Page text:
Hurricane Panda, a Chinese origin attack exploiting Zero Day vulnerability in X64 Windows systems

What is Hurricane Panda?

Security researchers at CrowdStrike have discovered a highly sophisticated attack using the Zero-day vulnerability (CVE-2014-4113) which they have named as Hurricane Panda.  The CrowdStrike researchers believe the attack to originate from Chinese cyber criminals and is targeting major infrastructure companies with a zero-day exploit in X64 based Windows systems upto Windows 7.  Further, they point out that Hurricane Panda has been actively used to mount attacks and actively exploit the vulnerability in the wild for at least five months.

CrowdStrike

CrowdStrike first detected suspicious activity on a 64-bit Windows Server 2008 R2 machine that was attributed to a compromise by some outside party. Further investigations revealed that the the attacks begin with compromising web servers and deploying Chopper webshells, and then escalating privileges using the newly discovered Local Privilege Escalation tool, which exploits a previously unknown vulnerability (now patched by Microsoft).

It elevates intruder privileges to those of the SYSTEM user, and then creates a new process with these access rights to run commands, typically intelligence-gathering activities.

Here is how it works :

Subsequent analysis of the Win64.exe binary by CrowdStrike revealed that it exploits a previously unknown vulnerability to elevate its privileges to those of the SYSTEM user and then create a new process with these access rights to run the command that was passed as argument. The file itself is just 55 kilobytes in size and contains just a few functions. Here is a high-level description of its functionality:

  • Create a memory section and store a pointer to a function that will be called from the kernel when the vulnerability is triggered
  • Utilize a memory corruption vulnerability in the window manager, simulating user interaction to invoke a callback function
  • Replace the access token pointer in the EPROCESS structure with the one from the SYSTEM process
  • Execute the command from the first argument as a new process with SYSTEM privileges

CrowdStrike believes that the hackers are not run of the mill cyber criminals but highly sophisticated cyber criminal group with some state help.  Their reason for stating this is that, normal hackers dont require privileged access to systems as they are normally after files which carry personal/financial information. In the Hurricane Panda attack, CrowdStrike observed that the cyber criminals were looking to perform more advanced cyber-espionage-related actions, such as loading a kernel driver that acts as a rootkit or conducting password dumping.  This require administrative privilege access to move around and across the network.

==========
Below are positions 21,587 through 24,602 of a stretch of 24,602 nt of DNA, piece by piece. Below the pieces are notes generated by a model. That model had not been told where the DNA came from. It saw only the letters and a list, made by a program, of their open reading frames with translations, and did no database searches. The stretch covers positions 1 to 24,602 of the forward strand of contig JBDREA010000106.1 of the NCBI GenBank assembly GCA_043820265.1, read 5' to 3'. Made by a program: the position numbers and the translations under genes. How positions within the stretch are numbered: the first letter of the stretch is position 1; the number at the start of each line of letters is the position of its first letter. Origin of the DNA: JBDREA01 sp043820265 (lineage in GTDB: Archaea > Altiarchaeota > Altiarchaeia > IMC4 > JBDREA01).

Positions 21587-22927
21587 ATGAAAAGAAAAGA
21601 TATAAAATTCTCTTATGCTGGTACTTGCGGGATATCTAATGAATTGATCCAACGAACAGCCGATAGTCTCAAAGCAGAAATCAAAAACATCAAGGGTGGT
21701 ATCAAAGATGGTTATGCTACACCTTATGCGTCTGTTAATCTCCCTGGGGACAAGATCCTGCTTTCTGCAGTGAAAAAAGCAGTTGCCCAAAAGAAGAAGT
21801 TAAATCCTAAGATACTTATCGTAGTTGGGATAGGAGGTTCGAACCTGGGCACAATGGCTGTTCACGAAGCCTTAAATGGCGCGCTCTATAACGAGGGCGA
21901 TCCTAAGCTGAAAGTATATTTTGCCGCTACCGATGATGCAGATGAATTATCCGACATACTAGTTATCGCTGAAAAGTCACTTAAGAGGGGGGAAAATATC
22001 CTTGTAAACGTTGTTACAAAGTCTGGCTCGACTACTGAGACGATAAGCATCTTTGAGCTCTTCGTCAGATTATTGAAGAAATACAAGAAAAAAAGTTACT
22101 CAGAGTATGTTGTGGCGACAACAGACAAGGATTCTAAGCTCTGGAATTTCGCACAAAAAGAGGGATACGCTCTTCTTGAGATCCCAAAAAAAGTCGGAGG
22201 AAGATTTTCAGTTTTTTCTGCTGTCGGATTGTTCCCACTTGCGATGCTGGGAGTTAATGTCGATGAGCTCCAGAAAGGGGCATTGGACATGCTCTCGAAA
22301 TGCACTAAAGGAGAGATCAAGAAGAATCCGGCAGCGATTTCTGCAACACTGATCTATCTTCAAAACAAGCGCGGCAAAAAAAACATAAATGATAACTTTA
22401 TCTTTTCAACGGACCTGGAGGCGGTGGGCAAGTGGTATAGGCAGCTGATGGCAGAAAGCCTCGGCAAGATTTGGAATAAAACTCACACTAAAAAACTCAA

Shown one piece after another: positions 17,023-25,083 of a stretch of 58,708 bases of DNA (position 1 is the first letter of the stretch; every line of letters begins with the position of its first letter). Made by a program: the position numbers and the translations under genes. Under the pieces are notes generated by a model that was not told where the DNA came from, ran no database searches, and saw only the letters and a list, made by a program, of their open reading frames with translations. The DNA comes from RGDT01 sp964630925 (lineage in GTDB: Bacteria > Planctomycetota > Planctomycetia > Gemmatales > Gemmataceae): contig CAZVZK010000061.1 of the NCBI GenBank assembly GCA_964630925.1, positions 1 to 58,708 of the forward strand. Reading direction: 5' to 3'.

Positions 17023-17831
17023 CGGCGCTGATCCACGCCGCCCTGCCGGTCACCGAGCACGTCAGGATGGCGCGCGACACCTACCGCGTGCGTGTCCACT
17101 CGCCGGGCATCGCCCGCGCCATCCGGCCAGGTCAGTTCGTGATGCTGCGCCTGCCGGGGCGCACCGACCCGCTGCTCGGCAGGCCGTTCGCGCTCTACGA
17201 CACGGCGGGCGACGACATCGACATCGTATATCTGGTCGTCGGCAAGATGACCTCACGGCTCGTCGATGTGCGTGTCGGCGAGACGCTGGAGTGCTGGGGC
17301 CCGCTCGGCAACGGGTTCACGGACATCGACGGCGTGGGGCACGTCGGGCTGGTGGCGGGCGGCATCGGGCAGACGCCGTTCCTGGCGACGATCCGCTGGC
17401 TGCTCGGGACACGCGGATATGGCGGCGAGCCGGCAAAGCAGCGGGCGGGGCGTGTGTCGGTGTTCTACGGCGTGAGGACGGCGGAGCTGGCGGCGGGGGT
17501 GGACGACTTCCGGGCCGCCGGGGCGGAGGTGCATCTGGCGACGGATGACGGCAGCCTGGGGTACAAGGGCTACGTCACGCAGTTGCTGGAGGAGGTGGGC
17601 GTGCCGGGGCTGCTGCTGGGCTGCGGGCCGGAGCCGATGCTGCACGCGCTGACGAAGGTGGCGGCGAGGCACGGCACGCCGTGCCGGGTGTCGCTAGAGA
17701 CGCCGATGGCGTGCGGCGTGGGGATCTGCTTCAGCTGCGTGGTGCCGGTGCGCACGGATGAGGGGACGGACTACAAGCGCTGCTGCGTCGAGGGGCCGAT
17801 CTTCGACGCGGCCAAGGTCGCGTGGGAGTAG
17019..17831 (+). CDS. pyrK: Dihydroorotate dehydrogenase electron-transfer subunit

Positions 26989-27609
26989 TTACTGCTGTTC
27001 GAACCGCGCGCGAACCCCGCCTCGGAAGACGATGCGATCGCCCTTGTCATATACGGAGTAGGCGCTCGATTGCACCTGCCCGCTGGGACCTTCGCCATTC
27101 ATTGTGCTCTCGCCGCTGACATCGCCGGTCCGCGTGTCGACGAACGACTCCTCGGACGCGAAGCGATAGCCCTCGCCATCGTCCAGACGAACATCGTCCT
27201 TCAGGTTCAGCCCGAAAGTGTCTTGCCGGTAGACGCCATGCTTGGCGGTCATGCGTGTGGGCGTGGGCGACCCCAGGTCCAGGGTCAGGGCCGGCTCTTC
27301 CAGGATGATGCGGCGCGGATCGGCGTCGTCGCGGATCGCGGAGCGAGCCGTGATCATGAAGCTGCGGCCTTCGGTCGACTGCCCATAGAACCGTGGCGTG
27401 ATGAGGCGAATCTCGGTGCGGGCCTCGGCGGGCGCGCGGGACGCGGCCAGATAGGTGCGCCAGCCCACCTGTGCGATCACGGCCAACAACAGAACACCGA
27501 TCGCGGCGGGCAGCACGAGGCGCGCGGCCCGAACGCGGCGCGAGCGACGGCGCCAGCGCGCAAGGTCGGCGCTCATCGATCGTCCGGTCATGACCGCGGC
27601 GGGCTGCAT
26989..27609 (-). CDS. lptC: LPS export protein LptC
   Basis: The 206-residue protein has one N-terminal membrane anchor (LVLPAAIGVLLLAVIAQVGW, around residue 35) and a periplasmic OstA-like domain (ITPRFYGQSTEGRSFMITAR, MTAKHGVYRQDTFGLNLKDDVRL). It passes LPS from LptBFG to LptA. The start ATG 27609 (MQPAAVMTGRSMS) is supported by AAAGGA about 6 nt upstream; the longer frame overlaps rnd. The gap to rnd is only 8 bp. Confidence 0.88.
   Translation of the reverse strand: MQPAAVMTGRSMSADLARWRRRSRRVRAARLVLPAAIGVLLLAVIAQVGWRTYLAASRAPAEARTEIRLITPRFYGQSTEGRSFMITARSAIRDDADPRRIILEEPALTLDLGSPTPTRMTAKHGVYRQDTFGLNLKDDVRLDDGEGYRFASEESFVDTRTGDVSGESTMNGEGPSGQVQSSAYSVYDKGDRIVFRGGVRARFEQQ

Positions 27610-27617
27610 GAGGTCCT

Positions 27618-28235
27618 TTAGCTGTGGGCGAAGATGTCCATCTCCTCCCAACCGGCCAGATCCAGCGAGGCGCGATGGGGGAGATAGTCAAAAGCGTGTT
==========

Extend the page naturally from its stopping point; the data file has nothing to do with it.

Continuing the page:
“Adversaries often use known privilege-escalation vulnerabilities to gain administrator-level access, but true zero-day exploits are rare and therefore particularly interesting when observed in the wild. They demonstrate that an attacker has knowledge about non-public exploitable security bugs, which usually means that the exploit was either bought from a supplier or developed in-house.”

CrowdStrike also noted that the criminal mind behind the Hurricane Panda has written the exploit code is extremely well and that it has a success rate of 100 %.  The blog also notes that the hackers may have gone through considerable effort to minimize the chance of its discovery.

One of the example of the effort taken by the makers of Hurricane Panda exploit kit  is that, the escalation tool is only deployed when absolutely necessary during the intrusion operations, and is deleted immediately after use.

CrowdStrike also uncovered that Hurricane Panda’s RAT of choice has been PlugX.  This is another reason for them to believe that the exploit has originated from Mainland China.  This particular RAT has been configured to use the DLL side-loading technique that has been recently popularized among Chinese adversaries.

Hurricane Panda is striking on a daily basis, according to CrowdStrike, and the target surface is large: the bug affects all x64 Windows variants up to and including Windows 7 and Windows Server 2008 R2. On systems with Windows 8 and later variants with Intel Ivy Bridge or later generation processors, SMEP (Supervisor Mode Execution Prevention) will block attempts to exploit the bug and result in a blue screen.

If you are subjected to this particular attack, Microsoft has addressed this exploit in the security bulletin MS14-058 and issued a patch that fixes the vulnerability.  You can download the fix from here and update your systems immediately.

Resource : CrowdStrike

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